September 4, 2021 –New York employer were required to give their safety and health plan to their employees and post the plan in each work site.
September 6, 2021 – The New York State Commissioner of Health designated COVID-19 as an airborne infectious disease.
March 17, 2022 - The designation of COVID-19 as an airborne infectious disease that presents a serious risk of harm to public health under the HERO Act ended.

NY HERO Act: Section 2

Section 2 of the act requires all private employers of ten (10) employees or more to allow employees to establish a joint employer-employee workplace health and safety committee authorized to raise health and safety issues and evaluate workplace health and safety policies.

Employers are required to permit employees to establish and administer a joint labor-management workplace safety committee … composed of employee and employer designees, provided that at least two-thirds are nonsupervisory employees. The act specifies that non-supervisory employees must select the employee members. Where there is a CBA in place, the CBA representative will be responsible for the selection of employees to serve as members of the committee.

Each workplace safety committee and its designees are authorized to perform the following tasks, including but not limited to:

  • Raise health and safety concerns, hazards, complaints, and violations to the employer to which the employer must respond.
  • Review any policy put in place in the workplace required by any provision of this act and any provision of the workers’ compensation law and provide feedback to such policy in a manner consistent with any provision of law
  • Review the adoption of any policy in the workplace in response to any health or safety law, ordinance, rule, regulation, executive order, or other related directive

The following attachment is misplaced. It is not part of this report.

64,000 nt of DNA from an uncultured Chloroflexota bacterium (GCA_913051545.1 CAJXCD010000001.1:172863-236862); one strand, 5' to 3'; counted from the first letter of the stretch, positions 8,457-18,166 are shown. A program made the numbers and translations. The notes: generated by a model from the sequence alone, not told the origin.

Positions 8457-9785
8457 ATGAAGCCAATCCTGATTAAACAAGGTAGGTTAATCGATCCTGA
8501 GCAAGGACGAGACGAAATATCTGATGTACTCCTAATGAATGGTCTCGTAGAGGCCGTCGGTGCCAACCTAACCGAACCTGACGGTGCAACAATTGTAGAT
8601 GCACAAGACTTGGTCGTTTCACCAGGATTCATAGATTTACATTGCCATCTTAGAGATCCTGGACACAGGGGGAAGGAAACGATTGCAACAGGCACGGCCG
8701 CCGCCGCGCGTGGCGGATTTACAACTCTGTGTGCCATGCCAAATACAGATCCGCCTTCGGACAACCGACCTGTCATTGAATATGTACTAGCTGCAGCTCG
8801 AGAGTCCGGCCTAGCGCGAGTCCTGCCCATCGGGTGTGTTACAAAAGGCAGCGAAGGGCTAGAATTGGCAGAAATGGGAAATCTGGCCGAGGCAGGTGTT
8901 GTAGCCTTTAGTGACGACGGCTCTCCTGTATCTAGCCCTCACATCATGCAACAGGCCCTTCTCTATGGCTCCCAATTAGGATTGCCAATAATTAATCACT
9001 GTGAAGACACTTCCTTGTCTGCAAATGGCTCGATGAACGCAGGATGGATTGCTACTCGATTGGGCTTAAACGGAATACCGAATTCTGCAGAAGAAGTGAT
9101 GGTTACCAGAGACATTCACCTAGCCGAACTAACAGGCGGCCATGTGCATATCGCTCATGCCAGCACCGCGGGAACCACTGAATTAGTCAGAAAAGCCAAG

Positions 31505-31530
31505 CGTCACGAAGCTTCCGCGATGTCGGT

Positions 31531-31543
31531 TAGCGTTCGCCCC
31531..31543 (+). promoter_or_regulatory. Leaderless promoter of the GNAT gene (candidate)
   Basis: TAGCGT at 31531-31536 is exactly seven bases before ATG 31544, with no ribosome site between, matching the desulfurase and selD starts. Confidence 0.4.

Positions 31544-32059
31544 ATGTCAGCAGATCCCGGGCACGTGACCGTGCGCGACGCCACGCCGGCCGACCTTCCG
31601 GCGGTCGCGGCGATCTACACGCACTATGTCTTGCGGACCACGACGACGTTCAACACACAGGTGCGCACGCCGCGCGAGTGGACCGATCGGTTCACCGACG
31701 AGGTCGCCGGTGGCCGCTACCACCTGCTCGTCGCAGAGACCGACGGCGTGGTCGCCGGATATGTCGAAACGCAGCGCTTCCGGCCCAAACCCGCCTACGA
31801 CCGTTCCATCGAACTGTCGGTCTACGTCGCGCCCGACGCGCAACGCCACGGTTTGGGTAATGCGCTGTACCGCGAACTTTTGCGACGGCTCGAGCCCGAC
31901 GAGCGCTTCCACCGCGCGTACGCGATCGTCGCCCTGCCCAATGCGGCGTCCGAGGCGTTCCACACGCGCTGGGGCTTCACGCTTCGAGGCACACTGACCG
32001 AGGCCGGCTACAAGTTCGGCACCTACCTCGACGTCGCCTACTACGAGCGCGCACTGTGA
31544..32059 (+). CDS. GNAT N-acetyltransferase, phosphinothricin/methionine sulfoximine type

• Participate in any site visit by any governmental entity responsible for enforcing safety and health standards in a manner consistent with any provision of law
  • Review any report filed by the employer related to the health and safety of the workplace in a manner consistent with any provision of law
  • Regularly schedule a meeting during work hours at least once a quarter
  • Employers are required to permit safety committee designees to attend a training, without suffering a loss of pay, on the function of worker safety committees, rights established under the act, and an introduction to occupational safety and health
  • Provisions of Section 2 may be waived by a CBA, provided that the waiver explicitly references the section

NY HERO Act Compliance Management

While there currently are no airborne infectious diseases that present a serious risk of harm to public health, businesses still need to adhere to the requirements in regard to being prepared for any such disease. 

New York businesses that are struggling with compliance, or are having trouble creating an appropriate plan should contact a New York HR Service provider for help. 

To learn more about how EBC is already helping countless New York businesses with health and safety compliance, contact us today.